1994 WL 261360, at *5 (S.D. Miss. Feb. 18, 1994).

The court also found the definition of the class impermissibly vague in its inclusion of “customers . . . who have suffered or will suffer unreimbursed economic loss . . . .”  Plaintiffs were requesting a class to be certified of individuals who, at any point in the future, may suffer economic losses as a result of the Smart Meter installations. Apart from the considerations of causation, this proposed subset of class membership was presently impossible to determine.

The court also questioned the showing of numerosity ( a somewhat rare gem for the class action defense reader). Plaintiffs made reference to 603 FPL customer inquiries involving alleged property damage related to Smart Meter installation, but they failed to indicate whether any of these 603 inquiries involve “unreimbursed economic loss,” a requirement contained in the proposed class definition. Plaintiffs then tried to point to evidence of a subset of customers who sought repairs following installation. But nothing in plaintiffs’ factual showing indicated these customers’ problems were caused by the Smart Meter installation — as opposed to any number of other factors — or, again, involved unreimbursed economic loss, two prerequisites to membership in the proposed class. Thus, said the court, these assertions did not come close to showing the number of plaintiffs is large enough to satisfy the numerosity requirement. See Hugh’s Concrete & Masonry Co. v. Southeast Pers. Leasing, Inc., No. 8:12-CV-2631-T-17AEP, 2014 WL 794317, at *2 (M.D. Fla. Feb. 26, 2014) (“[T]he Court cannot find Plaintiff’s bases for numerosity go beyond mere speculation, bare allegations, or unsupported conclusions. Thus, Plaintiff fails the numerosity requirement.”).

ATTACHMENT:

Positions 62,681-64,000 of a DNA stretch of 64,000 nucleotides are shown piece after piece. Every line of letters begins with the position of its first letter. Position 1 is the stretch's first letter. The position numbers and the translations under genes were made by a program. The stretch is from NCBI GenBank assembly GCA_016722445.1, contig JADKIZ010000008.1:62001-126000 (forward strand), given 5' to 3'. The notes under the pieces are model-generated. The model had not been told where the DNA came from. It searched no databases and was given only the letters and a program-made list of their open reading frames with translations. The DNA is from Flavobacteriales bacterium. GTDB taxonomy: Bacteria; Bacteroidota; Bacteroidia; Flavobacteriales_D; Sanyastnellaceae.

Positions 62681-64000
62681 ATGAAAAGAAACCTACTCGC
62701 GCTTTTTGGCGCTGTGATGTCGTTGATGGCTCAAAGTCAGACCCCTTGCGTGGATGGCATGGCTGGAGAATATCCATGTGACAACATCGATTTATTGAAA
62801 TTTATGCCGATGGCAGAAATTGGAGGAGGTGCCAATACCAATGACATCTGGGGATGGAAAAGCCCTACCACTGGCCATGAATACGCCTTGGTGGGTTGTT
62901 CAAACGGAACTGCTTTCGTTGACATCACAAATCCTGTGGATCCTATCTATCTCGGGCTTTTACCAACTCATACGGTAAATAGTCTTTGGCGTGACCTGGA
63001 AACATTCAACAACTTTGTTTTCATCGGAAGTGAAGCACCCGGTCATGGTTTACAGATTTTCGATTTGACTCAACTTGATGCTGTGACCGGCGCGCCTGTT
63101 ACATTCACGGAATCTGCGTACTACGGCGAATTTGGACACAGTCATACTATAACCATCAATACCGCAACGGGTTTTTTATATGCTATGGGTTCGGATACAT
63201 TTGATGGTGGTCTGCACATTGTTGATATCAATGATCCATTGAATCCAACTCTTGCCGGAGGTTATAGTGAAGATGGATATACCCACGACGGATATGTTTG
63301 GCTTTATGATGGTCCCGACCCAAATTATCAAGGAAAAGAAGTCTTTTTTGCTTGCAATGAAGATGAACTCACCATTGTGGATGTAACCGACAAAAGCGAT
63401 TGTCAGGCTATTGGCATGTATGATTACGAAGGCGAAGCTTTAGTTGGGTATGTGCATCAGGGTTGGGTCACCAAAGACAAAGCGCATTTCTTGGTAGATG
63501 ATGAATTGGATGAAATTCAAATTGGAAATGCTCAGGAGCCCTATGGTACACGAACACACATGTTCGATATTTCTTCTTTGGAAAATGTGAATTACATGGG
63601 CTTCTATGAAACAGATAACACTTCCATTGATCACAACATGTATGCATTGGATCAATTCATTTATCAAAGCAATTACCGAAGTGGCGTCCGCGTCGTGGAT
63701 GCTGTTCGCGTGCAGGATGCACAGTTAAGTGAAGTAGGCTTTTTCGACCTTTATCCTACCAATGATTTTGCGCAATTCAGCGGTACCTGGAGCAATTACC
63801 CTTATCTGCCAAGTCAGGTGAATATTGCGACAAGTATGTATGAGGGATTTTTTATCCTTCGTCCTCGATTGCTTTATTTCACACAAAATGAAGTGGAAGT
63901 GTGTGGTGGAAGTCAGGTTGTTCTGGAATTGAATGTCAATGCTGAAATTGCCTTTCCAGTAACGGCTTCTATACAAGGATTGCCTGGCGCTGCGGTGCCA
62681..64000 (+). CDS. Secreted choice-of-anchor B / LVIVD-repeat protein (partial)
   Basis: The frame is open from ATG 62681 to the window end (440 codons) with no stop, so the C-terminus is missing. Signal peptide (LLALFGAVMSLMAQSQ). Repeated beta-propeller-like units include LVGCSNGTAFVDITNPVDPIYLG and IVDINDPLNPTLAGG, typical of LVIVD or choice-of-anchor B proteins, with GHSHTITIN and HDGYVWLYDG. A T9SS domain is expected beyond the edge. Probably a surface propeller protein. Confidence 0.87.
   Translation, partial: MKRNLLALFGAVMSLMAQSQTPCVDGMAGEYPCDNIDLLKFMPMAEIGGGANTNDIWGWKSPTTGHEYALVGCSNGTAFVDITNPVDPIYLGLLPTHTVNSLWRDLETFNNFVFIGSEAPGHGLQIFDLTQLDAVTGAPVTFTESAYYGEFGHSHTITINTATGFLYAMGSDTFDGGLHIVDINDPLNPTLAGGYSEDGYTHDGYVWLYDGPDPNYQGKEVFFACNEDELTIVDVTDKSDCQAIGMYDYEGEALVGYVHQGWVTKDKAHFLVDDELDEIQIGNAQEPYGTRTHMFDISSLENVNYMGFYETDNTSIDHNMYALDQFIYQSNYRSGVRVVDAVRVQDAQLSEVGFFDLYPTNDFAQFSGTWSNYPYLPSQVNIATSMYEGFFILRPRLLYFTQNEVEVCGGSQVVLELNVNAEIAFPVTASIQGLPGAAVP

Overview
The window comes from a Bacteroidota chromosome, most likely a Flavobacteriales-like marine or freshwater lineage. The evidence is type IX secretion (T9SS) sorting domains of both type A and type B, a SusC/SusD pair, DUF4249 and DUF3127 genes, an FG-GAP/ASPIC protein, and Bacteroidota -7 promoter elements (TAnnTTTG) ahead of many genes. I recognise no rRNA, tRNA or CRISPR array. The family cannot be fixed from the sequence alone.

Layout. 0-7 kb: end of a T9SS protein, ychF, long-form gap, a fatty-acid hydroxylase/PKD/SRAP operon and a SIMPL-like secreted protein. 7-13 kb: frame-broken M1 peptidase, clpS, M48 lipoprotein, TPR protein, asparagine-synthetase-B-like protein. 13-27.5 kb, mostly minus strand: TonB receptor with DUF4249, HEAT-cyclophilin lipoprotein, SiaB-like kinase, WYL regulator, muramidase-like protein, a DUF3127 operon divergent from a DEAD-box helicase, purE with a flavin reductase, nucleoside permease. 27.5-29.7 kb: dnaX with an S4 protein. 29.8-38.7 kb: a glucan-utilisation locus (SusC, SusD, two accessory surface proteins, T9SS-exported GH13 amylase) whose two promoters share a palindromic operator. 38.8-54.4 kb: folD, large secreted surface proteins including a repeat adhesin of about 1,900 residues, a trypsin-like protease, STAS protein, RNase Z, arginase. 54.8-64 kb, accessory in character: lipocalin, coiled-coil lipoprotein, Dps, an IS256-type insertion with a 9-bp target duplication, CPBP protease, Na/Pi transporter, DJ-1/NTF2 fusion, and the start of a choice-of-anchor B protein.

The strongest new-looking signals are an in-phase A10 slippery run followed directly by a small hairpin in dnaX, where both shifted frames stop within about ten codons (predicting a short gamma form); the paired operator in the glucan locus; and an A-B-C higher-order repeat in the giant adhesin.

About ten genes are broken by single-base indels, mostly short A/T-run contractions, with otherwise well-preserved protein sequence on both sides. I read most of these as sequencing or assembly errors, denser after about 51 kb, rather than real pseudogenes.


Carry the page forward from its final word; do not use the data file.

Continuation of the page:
Turning to predominance under Rule 23(b)(3), under the law of the Eleventh Circuit, the combination of significant individualized questions going to liability and the need for individualized assessments of damages precludes Rule 23(b)(3) certification. In re Conagra Peanut Butter Products Liab. Litig., 251 F.R.D. 689, 698 (N.D. Ga. 2008).  As is typical, plaintiffs pointed to alleged common issues of defendant's conduct, such as training of employees on installation. While defendants may well have employed similar methods of training employees to install the Smart Meters, those actions were but one component of the tort inquiry. Plaintiffs also would need to prove a breach of duty, if any, was the proximate cause of the damages. The proximate cause determinations would predominate over the determination of the common issue of defendants’ alleged conduct, due to the numerous potential causes of meter can damage. The mere fact that installers were negligent in installations does not mean that negligence caused any damages. Even assuming negligence could be proven, plaintiffs “would still have the bulk of
their cases to prove,” namely injury in fact and causation. Neenan v. Carnival Corp., 199 F.R.D.
372, 376 (S.D. Fla. 2001); see also In re Agent Orange’ Prod. Liab. Litig. MDL No. 381, 818 F.2d 145, 165 (2d Cir. 1987) (“The relevant question, therefore, is not whether Agent Orange has the capacity to cause harm, . . . but whether it did cause harm and to whom. That determination is highly individualistic [] and depends upon the characteristics of individual plaintiffs (e.g. state of health, lifestyle) and the nature of their exposure . . . .”).  The fact-finder would still need to make specific determinations of proximate causation for additional plaintiffs, which would predominate over a class-wide determination of negligence.